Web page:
Having been terminated as a columnist with the state-owned Guyana Chronicle, political commentator David Hinds today said he feels the newspaper has reverted to the type of behaviour that characterized the Jagdeo years.
“I feel that the Chronicle has slipped right back to where it was during the Jagdeo years—it has again become an unvarnished mouthpiece of the government”, Hinds, an executive member of the Working People’s Alliance said in a statement this evening. Hinds’ fellow columnist Lincoln Lewis has also had his column terminated by the Chronicle. Lewis has also been a frequent critic of the government.
Hinds who has strongly criticised the government in several of his columns in the Chronicle released a letter from the newspaper’s Editor-in-Chief Nigel Williams which stated in part “It is with deep regret, that I inform you that effective March 12, your Sunday column ‘Hind’s Sight’ will be discontinued.
This decision has been arrived at following discussions at the highest level of the company in keeping with policy directions. The Guyana Chronicle as it continues with its rebranding would like to focus on new areas which require specialist interventions at this time.”
A statement by Hinds follows:
Statement by Dr. David Hinds
March 9, 2017
The Editor of the Guyana Chronicle informed me via email that my column in that paper would be discontinued. I am attaching the email. The weekly column was not published over the last two weeks. The editor informed me on the first occasion that it was submitted too late. When it was not carried the following week, I asked the editor for an explanation and he responded with the letter referenced above.
I am not sure whether the decision to continue my column was politically motivated. It is not clear whether the decision was taken in-house, at the level of the Board or within the political corridors. But because I am a political person who comment on political matters, it is not out of place to speculate that the decision was politically motivated. I am aware that sometimes junior agents of the government do bad things because they feel that that is what the government wants them to do.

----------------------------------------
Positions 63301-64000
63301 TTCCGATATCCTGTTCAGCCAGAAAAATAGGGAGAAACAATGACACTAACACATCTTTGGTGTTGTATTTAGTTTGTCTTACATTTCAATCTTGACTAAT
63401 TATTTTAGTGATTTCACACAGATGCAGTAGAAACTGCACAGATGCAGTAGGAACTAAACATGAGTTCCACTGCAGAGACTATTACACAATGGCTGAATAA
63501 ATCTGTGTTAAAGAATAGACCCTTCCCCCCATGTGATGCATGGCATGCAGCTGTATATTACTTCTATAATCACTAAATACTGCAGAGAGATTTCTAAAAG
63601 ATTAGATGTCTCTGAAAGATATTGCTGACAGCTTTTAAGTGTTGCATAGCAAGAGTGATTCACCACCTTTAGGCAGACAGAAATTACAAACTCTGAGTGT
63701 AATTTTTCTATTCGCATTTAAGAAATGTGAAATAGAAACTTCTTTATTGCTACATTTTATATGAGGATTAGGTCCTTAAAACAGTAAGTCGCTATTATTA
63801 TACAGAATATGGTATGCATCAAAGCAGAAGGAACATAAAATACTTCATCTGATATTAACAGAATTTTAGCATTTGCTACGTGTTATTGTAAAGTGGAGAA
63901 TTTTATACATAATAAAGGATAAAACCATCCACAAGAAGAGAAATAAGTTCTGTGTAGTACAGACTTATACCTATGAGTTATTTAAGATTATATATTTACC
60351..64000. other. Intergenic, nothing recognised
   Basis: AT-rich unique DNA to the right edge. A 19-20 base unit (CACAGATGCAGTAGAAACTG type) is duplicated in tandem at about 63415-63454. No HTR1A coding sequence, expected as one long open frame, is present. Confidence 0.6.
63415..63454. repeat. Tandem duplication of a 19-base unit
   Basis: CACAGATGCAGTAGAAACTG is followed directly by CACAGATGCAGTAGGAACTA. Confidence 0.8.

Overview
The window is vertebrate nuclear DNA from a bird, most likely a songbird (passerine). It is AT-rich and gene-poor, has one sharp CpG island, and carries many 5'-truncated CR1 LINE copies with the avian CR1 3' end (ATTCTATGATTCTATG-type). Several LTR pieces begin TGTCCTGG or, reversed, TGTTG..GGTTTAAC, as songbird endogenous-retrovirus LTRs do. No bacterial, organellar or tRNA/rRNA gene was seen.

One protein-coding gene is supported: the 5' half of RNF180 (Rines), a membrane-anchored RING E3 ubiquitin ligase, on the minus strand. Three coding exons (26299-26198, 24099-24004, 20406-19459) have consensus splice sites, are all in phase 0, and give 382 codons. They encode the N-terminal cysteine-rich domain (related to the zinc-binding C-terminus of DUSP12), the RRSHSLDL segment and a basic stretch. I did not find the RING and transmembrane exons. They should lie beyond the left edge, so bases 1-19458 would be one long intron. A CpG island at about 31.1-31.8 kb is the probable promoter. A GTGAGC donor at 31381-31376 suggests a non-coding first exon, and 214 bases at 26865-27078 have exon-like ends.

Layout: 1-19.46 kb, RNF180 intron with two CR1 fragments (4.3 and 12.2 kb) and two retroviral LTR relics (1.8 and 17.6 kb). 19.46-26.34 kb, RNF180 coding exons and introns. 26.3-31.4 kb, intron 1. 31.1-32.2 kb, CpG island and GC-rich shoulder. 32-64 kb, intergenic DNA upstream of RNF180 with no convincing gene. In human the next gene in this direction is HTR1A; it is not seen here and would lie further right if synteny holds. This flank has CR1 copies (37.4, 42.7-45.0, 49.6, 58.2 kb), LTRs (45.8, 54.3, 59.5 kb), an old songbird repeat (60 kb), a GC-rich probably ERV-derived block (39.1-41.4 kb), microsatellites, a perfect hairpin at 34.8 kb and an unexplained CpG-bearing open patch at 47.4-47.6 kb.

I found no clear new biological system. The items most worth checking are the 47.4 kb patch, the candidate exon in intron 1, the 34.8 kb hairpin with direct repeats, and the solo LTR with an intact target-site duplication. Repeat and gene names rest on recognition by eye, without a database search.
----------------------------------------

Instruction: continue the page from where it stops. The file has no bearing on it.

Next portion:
So, maybe persons in the management feel that my independent stances which are sometimes critical of the government are not fit for a state-owned entity. Or maybe they were given directives from above. I don’t know. Only the editor in chief and his leadership team and can answer that. They should also say whether their decision was sanctioned by the Board. And the Board has to say what role, if any, it played in the decision—Did the editor act based on directives from the Board, political overlords or on his own behalf.
It has always been an uncomfortable relationship, largely because I am not a yes-man; I am independent. Two years ago, the Sunday Editor refused to publish the column that took offence to the president’s summary dismissal of the report and findings of the Walter Rodney Commission of Inquiry (COI). Apparently, the editor felt that I was disrespectful of the president.
I support the government—some would say in an institutional way, I am part of the government—but that support does not muzzle me. I live by the principle that support must not be blind and uncritical. That’s the tradition that I come from—a tradition that is pioneered in modern Guyana by Eusi Kwayana and Walter Rodney. That is what drove my columns which are meant to inspire debate, to educate in a popular way and to ask questions of and oversight power. I take those duties seriously, because I feel that a society without them is a dead society.
I feel that the Chronicle has slipped right back to where it was during the Jagdeo years—it has again become an unvarnished mouthpiece of the government. I feel that my column and Lincoln Lewis’ are critical to holding the line against that trend. A State-owned newspaper is not a government-owned paper—the government manages the paper on behalf of the State. Hence all stakeholders should have equal coverage and be subjected to the same scrutiny. Unfortunately, this is not the case. News-stories on the PPP are often presented with editorial bias. I don’t mind editorials and opinion pieces taking the PPP to task, but news should be free from editorial bias. We fought for these things against the two previous governments.
So, it’s sad to see us going right back to those unhealthy practices. It is as if we have not grown up, we have not learned anything from past mistakes. It amounts to a mockery of democracy and true independence. The PPP did it and we fought against it, so that this government does not do it, encourage it or tolerate it.
In the long run, if the discontinuation of my column is overtly or covertly motivated by political considerations, we are in a bad place—a sad place. I await a statement from the Board, before I make further comments on the matter. In the meantime, I wish to caution that this raises larger questions about freedom of speech, censorship and democracy.